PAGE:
Some mortgage brokers dont know who their friends are

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  • MortgageMammaMortgageMamma Forumite
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    OMG, steal money from tesco using other peoples receipts?????? you've got to be kidding, surely NOBODY would stoop so low....please link the article MMD I'd quite like to cast a glance over that. Money saving is one thing but promoting theft from anyone, be it a large worldwide corporation or someone dropping a tenner on the street is absolutely morally reprehensible :eek:
    I am a Mortgage Adviser

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  • MarkyMarkDMarkyMarkD Forumite
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    Some people would claim it's a matter of semantics, MM, but I'd beg to differ.

    Just search the forums for "wombling" and you'll see what I mean. There are hundreds of posts on the subject but one recent long one is: http://forums.moneysavingexpert.com/showthread.html?t=393345&highlight=wombling. The first post says it all really: "how much can you get away with before you get caught?" is the gist. :rolleyes:

    Oh, guess what (edit)? Another "let's commit fraud" thread: http://forums.moneysavingexpert.com/showthread.html?p=10698257#post10698257.
  • MSE_MartinMSE_Martin MoneySaving Expert
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    Thanks for the message - let me respond to a few points...

    1. The 'get our advice then go elsewhere'.

    THis is something it is practicable to do. As such if I didn't write it I would be questions as to why not? However I think its import to understand where this comes in the realm of things...

    Firstly its not something I say on TV - for the wider audience - the message is simple... if i'm very short of time its "use a mortgage broker" if i've got more its "use a whole of market mortgage broker" if i've more i then explain about fees and say "my preference is to use a fees free broker, though if you are comfortable and prefer one who charges fees that's fine."

    The note you write about is in my specific "mortgage broker getting advice article" which is a deliberate attempt to cover as much info and options as possible for people who want the full details.

    I have to tell you as in many of my "more advanced" sections the proportion of people doing it is negligible. In fact as many of you write "if people actually did that"... I think its evidential. Yet for me - it is important to explain the practical possiblity so as not to be amiss.

    The idea that this is a reason to top myself as the letter writer stated is a load of nonesense. I think mortgage brokers need to take whats written and said in the whole - and realise that 99% of the message people take from this site and my media work is "use a broker"...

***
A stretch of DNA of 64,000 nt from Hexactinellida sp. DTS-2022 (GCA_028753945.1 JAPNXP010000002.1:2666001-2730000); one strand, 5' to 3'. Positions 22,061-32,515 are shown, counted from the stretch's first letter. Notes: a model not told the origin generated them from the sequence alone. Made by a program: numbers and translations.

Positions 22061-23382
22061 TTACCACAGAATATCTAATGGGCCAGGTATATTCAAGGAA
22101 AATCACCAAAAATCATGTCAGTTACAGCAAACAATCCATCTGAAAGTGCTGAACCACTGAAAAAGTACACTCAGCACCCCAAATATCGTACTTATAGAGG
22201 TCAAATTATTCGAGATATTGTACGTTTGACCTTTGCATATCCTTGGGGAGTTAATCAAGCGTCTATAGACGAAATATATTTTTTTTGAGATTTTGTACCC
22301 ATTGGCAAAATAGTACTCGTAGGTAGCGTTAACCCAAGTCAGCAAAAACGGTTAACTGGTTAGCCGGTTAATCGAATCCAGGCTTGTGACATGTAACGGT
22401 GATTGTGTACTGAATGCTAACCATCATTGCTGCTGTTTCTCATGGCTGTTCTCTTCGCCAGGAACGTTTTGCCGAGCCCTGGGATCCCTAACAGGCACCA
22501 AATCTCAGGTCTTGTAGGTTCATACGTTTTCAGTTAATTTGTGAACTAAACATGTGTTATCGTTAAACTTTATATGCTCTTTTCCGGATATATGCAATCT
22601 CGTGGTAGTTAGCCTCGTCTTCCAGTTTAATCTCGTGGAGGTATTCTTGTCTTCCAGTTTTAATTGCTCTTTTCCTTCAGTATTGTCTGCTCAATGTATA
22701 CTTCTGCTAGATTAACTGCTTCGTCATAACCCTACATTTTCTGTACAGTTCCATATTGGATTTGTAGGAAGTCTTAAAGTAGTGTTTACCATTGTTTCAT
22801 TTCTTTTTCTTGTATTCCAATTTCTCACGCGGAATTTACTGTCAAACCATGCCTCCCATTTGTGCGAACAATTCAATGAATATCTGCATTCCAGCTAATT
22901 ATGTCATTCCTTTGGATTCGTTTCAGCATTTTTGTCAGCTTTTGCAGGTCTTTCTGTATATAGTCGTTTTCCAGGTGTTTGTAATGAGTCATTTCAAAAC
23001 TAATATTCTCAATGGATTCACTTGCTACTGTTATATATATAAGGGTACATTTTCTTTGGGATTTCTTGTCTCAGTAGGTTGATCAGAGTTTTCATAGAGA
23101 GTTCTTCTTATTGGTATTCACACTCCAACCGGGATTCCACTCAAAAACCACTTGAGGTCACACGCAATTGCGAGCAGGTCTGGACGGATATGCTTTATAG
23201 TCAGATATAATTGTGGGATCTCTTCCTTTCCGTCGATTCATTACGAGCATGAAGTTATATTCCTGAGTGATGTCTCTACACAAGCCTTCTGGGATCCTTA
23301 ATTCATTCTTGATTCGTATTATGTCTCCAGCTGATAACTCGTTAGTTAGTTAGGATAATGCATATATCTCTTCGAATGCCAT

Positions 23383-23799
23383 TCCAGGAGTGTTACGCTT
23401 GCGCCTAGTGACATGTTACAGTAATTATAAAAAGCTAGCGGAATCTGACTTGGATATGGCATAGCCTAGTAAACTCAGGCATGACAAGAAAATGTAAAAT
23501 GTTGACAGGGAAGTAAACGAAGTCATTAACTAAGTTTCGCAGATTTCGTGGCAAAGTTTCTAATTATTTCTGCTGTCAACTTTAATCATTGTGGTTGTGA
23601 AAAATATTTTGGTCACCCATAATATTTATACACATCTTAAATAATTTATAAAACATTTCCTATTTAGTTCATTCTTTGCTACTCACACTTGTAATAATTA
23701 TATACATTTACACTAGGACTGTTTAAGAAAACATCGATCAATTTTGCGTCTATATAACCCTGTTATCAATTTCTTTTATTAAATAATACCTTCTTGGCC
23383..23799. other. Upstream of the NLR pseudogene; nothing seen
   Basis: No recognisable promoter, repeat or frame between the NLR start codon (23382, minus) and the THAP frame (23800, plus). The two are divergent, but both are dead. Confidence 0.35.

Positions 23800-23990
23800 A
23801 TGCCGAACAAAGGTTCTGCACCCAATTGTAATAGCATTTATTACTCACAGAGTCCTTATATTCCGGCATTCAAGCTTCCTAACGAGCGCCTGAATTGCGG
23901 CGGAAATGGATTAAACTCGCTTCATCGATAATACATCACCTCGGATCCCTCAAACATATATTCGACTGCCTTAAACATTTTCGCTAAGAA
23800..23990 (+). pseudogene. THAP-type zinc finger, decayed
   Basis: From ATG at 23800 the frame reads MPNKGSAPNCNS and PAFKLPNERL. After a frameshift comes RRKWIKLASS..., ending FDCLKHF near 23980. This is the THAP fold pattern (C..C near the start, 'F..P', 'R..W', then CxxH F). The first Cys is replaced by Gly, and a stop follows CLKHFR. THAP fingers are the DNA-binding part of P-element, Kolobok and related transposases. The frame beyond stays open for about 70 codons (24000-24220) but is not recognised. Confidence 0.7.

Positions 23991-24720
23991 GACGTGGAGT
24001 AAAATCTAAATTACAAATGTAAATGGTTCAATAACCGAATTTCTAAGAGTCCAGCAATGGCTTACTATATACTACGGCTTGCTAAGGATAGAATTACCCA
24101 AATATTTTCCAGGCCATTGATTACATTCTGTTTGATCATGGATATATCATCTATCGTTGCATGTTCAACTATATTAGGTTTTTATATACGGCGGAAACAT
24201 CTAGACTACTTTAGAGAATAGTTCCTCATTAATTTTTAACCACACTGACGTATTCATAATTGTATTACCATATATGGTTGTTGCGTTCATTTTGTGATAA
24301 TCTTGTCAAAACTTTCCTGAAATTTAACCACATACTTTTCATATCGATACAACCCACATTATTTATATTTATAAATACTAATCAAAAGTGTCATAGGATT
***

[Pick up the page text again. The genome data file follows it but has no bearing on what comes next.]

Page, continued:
2. Lovely to read broker response

    This site allows brokers to respond, to add feedback, to declare they are brokers, with a code of comment drawn up with broker support - to help protect from criticism of other users. I have always supported that. Remember other sectors aren't allowed something similar. The fact brokers are here debating it and on the mortgage board is telling in itself!


    Martin

    PS I was going to reply more on this - but I've got peopl ehere for filming and will have to finish it later.
    Martin Lewis, Money Saving Expert.
    Please note, answers don't constitute financial advice, it is based on generalised journalistic research. Always ensure any decision is made with regards to your own individual circumstance.
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  • MarkyMarkDMarkyMarkD Forumite
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    Thanks for the response, Martin.

    Whilst I can see your point about mentioning things which are options, albeit unethical and (in some cases) risky ones, it's only a good idea to do so, surely, if you point out the drawbacks. Saying "it's a balance of ethics and practicality" is scarcely covering off either of the points. Perhaps saying:

    - it's unfair to get advice from someone, with the sole intention of then getting the mortgage direct or from a cashback operation; and
    - if you don't take the mortgage recommended to you, via the firm which does the recommending, you are losing the legal protection afforded to you by that arrangement and are entirely responsible for your own choice of mortgage.

    I've said before on this thread that I seem to be the only non-broker interested in defending their interests. And I'm not criticising the concept of people buying direct or from a cashback firm, per se. I would probably do so myself - but that's because I do know what I'm talking about regarding mortgages. Well over 90% of those who read MSE frankly don't know enough to make a decision of this magnitude themselves, meaning that the only way they are going to get the best deal by using a cashback firm is to exploit another adviser's time and effort for no reward.

    I suspect that Martin's right that few of those who use the cashback firms do actually take advice from another firm, and then switch to the cashback firm at the last minute. But that's likely to mean that they are using a cashback firm purely for the cashback, and potentially missing out on a more suitable mortgage.